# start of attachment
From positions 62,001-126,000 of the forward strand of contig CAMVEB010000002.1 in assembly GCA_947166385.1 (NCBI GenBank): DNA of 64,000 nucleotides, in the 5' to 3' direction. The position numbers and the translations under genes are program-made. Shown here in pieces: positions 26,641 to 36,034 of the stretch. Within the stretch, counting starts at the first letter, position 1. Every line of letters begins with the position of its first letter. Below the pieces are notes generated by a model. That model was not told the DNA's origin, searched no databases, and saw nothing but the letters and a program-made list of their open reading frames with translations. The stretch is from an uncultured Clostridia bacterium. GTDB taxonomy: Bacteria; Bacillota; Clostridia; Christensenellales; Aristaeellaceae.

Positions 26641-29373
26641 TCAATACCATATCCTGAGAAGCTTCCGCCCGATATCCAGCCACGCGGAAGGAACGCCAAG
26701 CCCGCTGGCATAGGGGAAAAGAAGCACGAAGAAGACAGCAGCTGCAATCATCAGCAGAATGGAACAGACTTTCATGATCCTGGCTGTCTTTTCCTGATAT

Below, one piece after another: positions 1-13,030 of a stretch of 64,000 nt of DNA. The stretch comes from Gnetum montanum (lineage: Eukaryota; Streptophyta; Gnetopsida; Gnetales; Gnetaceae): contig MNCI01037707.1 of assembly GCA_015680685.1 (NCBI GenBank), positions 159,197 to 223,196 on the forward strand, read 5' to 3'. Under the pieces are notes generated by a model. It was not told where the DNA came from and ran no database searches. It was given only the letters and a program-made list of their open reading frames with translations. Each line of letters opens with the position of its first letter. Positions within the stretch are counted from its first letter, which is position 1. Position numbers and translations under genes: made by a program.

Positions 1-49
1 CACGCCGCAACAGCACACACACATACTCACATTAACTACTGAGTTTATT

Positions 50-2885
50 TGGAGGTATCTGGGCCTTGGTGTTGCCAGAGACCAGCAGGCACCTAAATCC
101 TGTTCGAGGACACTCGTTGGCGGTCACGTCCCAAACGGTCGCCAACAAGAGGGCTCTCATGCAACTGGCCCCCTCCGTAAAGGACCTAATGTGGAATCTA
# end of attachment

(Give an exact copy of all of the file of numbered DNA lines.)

From positions 62,001-126,000 of the forward strand of contig CAMVEB010000002.1 in assembly GCA_947166385.1 (NCBI GenBank): DNA of 64,000 nucleotides, in the 5' to 3' direction. The position numbers and the translations under genes are program-made. Shown here in pieces: positions 26,641 to 36,034 of the stretch. Within the stretch, counting starts at the first letter, position 1. Every line of letters begins with the position of its first letter. Below the pieces are notes generated by a model. That model was not told the DNA's origin, searched no databases, and saw nothing but the letters and a program-made list of their open reading frames with translations. The stretch is from an uncultured Clostridia bacterium. GTDB taxonomy: Bacteria; Bacillota; Clostridia; Christensenellales; Aristaeellaceae.

Positions 26641-29373
26641 TCAATACCATATCCTGAGAAGCTTCCGCCCGATATCCAGCCACGCGGAAGGAACGCCAAG
26701 CCCGCTGGCATAGGGGAAAAGAAGCACGAAGAAGACAGCAGCTGCAATCATCAGCAGAATGGAACAGACTTTCATGATCCTGGCTGTCTTTTCCTGATAT

Below, one piece after another: positions 1-13,030 of a stretch of 64,000 nt of DNA. The stretch comes from Gnetum montanum (lineage: Eukaryota; Streptophyta; Gnetopsida; Gnetales; Gnetaceae): contig MNCI01037707.1 of assembly GCA_015680685.1 (NCBI GenBank), positions 159,197 to 223,196 on the forward strand, read 5' to 3'. Under the pieces are notes generated by a model. It was not told where the DNA came from and ran no database searches. It was given only the letters and a program-made list of their open reading frames with translations. Each line of letters opens with the position of its first letter. Positions within the stretch are counted from its first letter, which is position 1. Position numbers and translations under genes: made by a program.

Positions 1-49
1 CACGCCGCAACAGCACACACACATACTCACATTAACTACTGAGTTTATT

Positions 50-2885
50 TGGAGGTATCTGGGCCTTGGTGTTGCCAGAGACCAGCAGGCACCTAAATCC
101 TGTTCGAGGACACTCGTTGGCGGTCACGTCCCAAACGGTCGCCAACAAGAGGGCTCTCATGCAACTGGCCCCCTCCGTAAAGGACCTAATGTGGAATCTA